doctorow — 2014-06-06T10:00:04-04:00 — #1
william_holz — 2014-06-06T10:03:26-04:00 — #2
It's a Liberul(tm) plot to turn them blue!
boundegar — 2014-06-06T10:13:15-04:00 — #3
It's also really really old news. The study might be fresh, but it's been done again and again, and it never alters anybody's thinking about anything.
lamaranagram — 2014-06-06T10:20:43-04:00 — #4
This isn't fair and balanced.
dobby — 2014-06-06T10:29:01-04:00 — #5
Republicans, all for small government
The government takes from the makers who do nothing but take and gives to the takers who actually make stuff; unless it is a military or worse a prison contract which enriches a few maker takers and enslaves some taker makers.
boundegar — 2014-06-06T10:33:15-04:00 — #6
I was skeptical until the pony.
dobby — 2014-06-06T10:35:25-04:00 — #7
sorry, edited my post so badly the pony just sounded silly, so you don't even get that any more taker.
jmacdotorg — 2014-06-06T10:41:55-04:00 — #8
Salient website that will celebrate its tenth anniversary this fall: http://fuckthesouth.com
othermichael — 2014-06-06T10:45:41-04:00 — #9
But it's math, so there's that.
old — 2014-06-06T10:55:43-04:00 — #10
I feel like Dr. Seuss just tried to do a stack overflow attack on my brain.
mister44 — 2014-06-06T10:56:42-04:00 — #11
Except for the most part the concept of a Red state vs Blue state is baloney. 51% vs 49% means a state gets colored red or blue, when in reality it's purple. While you can find pockets where there is a very high percentage of one side vs the other, most of us live in more diverse areas.
nell_anvoid — 2014-06-06T11:12:12-04:00 — #12
Exactly. The binary classification of Blue and Red states is an artifact of the ludicrous reluctance of the US to ditch its antiquated electoral college. Thus, if one looks closely, one will find that a significant region in Massachusetts (the South Shore and Cape Cod) are actually Republican strongholds...and similar stretches of Texas look ready to turn "blue." Now, it's quite true that a Republican in Massachusetts is quite different from a Republican in Texas (or South Carolina or...) but the Red/Blue nonsense only clouds the distinctions.
chickied — 2014-06-06T12:04:54-04:00 — #13
I suppose you could say that in a state like, say, Alabama, where I grew up, it's possible that the people who aren't on the dole see a larger proportion of people who are not employed or marginally employed. Instead of looking to systemic issues, like lack of proper education, there is a blame the victim mentality of "Why don't these poor people want proper education? Why do they prefer to live on welfare? Why don't they help themselves instead of having babies?"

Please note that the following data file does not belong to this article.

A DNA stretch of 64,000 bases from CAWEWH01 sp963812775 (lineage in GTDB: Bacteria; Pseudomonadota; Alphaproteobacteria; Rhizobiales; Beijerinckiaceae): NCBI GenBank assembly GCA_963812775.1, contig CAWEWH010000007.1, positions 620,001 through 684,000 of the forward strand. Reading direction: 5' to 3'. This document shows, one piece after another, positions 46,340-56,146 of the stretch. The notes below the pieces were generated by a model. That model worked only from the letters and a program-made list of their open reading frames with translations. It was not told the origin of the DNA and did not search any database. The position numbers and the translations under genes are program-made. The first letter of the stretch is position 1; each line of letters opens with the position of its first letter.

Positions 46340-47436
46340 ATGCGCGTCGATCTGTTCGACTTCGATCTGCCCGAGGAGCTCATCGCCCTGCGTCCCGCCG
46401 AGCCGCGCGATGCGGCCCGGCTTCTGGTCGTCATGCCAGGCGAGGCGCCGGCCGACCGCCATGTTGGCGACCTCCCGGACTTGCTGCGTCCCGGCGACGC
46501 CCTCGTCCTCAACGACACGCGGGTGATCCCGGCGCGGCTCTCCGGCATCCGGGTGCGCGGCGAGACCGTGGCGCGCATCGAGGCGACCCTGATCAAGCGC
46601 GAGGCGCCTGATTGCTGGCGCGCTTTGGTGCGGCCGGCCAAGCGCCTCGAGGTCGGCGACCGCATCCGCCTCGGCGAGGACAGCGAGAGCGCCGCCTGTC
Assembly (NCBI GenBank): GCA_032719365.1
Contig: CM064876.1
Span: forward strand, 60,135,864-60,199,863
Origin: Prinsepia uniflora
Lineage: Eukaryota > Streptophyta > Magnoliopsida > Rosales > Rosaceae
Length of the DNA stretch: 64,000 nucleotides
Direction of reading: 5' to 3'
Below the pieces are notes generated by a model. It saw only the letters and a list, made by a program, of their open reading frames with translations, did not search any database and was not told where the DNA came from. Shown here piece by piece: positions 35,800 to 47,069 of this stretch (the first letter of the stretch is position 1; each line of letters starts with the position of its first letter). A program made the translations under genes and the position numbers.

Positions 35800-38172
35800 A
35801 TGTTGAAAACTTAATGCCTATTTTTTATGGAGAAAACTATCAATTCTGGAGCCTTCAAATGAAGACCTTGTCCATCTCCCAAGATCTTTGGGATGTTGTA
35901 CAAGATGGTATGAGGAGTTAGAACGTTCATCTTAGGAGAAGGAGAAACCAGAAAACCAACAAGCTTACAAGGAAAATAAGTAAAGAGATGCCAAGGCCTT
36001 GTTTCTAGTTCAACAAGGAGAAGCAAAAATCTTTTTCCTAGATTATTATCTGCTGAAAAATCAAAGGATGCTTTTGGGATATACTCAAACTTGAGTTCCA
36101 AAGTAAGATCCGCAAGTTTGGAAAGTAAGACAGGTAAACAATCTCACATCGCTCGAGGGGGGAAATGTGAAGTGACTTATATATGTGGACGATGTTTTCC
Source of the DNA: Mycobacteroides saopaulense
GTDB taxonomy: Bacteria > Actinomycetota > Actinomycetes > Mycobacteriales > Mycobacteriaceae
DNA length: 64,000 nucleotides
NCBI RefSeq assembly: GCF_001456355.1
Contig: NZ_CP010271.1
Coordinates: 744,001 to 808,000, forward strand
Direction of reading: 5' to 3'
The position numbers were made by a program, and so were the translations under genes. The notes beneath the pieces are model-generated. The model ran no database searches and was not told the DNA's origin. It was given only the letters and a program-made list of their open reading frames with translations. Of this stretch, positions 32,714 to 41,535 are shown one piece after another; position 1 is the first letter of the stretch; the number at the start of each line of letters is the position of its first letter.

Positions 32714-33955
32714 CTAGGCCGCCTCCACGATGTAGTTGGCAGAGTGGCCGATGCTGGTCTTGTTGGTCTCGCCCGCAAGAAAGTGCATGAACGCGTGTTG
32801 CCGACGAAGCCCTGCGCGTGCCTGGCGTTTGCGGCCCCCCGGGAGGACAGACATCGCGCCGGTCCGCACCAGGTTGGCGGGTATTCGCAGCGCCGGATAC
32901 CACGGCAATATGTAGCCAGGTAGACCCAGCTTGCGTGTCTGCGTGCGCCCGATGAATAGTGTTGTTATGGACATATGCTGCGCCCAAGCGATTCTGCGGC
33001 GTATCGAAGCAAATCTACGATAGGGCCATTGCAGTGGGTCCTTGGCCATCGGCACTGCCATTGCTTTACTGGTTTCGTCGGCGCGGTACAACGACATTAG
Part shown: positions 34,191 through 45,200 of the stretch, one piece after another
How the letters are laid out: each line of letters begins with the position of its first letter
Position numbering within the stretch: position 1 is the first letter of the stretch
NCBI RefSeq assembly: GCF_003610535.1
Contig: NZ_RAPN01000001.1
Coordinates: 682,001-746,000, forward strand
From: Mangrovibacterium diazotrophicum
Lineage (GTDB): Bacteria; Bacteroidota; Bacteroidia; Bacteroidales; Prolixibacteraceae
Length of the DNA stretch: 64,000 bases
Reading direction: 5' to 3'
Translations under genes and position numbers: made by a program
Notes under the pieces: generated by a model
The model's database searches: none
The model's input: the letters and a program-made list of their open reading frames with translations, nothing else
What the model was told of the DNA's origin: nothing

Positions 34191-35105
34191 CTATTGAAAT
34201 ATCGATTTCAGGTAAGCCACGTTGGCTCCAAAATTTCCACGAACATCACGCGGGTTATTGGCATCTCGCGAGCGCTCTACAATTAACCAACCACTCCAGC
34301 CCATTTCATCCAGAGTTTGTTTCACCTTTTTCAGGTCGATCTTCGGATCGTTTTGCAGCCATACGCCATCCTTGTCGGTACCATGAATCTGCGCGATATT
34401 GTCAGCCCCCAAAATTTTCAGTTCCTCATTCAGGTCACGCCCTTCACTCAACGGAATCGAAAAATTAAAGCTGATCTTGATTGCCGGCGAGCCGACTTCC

Anyway, I've observed since living in more affluent areas that you just don't see the poor when you live in a nice place in the North, whereas in the South, even in the nice areas you still have a lot of contact with poverty when you travel around the state or through service workers.
doctorow — 2014-06-06T12:11:43-04:00 — #15
Except in this case they're really talking about the legislative climate in each state, which is binary, thanks to gerrymandering. Red states may be ~50% blue, but are usually legislatively dominated by the GOP. The question is: do GOP polices or Dem policies produce a greater reliance on federal subsidies.
uncascrooge — 2014-06-06T12:20:34-04:00 — #17
To hell with nuance, we've got to stop these federal hand-outs: They're creating lazy, entitled Republican strongholds.
vonbobo — 2014-06-06T12:35:51-04:00 — #18
The Republicans likely have long drawn out responses to this particular interpretation of the data, rebuttals ensue, confusion and a feeling of helplessness rise, and then everyone goes back to watching Dancing With the Stars.
One sided political rhetoric is useless, it's what has gotten us to this point in the first place.
malarkey — 2014-06-06T12:51:06-04:00 — #19
Another reason to be a proud graduate of the University of Delaware! Go, Blue Hens!
drew_millecchia — 2014-06-06T12:51:13-04:00 — #20
And low income families below the poverty line don't actually pay federal income tax (except SS) and EIC helps as well. But they do pay state income likely and state sales tax, which is flat and disproportionate to low income.
So, what is happening is they are giving their money to their state for no return and the state depends on the federal government to support their citizens. Then they enforce the republican rhetoric of small government and more state control. What are they spending the tax money on instead of helping their constituents who are in need?
nonentity — 2014-06-06T12:52:16-04:00 — #21
Regardless of how "purple" the overall mix of a state is, what determines this sort of thing is who gets elected to be a representative of the state. If one side or the other has the political power of the state, then it's perfectly natural to classify the state as that showing that side's political values.
ereiamjh — 2014-06-06T12:52:34-04:00 — #22
What you're commenting on is the rural/suburban vs. urban dynamic in this country, where the biggest differences in attitudes can be seen. STILL, some states are just way more red than others period, and you can easily see that by who they overwhelmingly voted for or against in the last POTUS election. Just because states like Arkansas or Mississippi have some pockets of progressive thinking doesn't mean that aren't seriously red states.
@Nell_AnvoidAs states like Texas become more urban they'll become less conservative. That's why conservatives/neoliberals/libertarians are so ready to try to undermine democracy via voter discrimination laws (Texas again) and to hold on to the completely undemocratic and antiquated 'electoral college' that you mentioned. Real democracy threatens the privilege of the white, conservative, wealthy minority.
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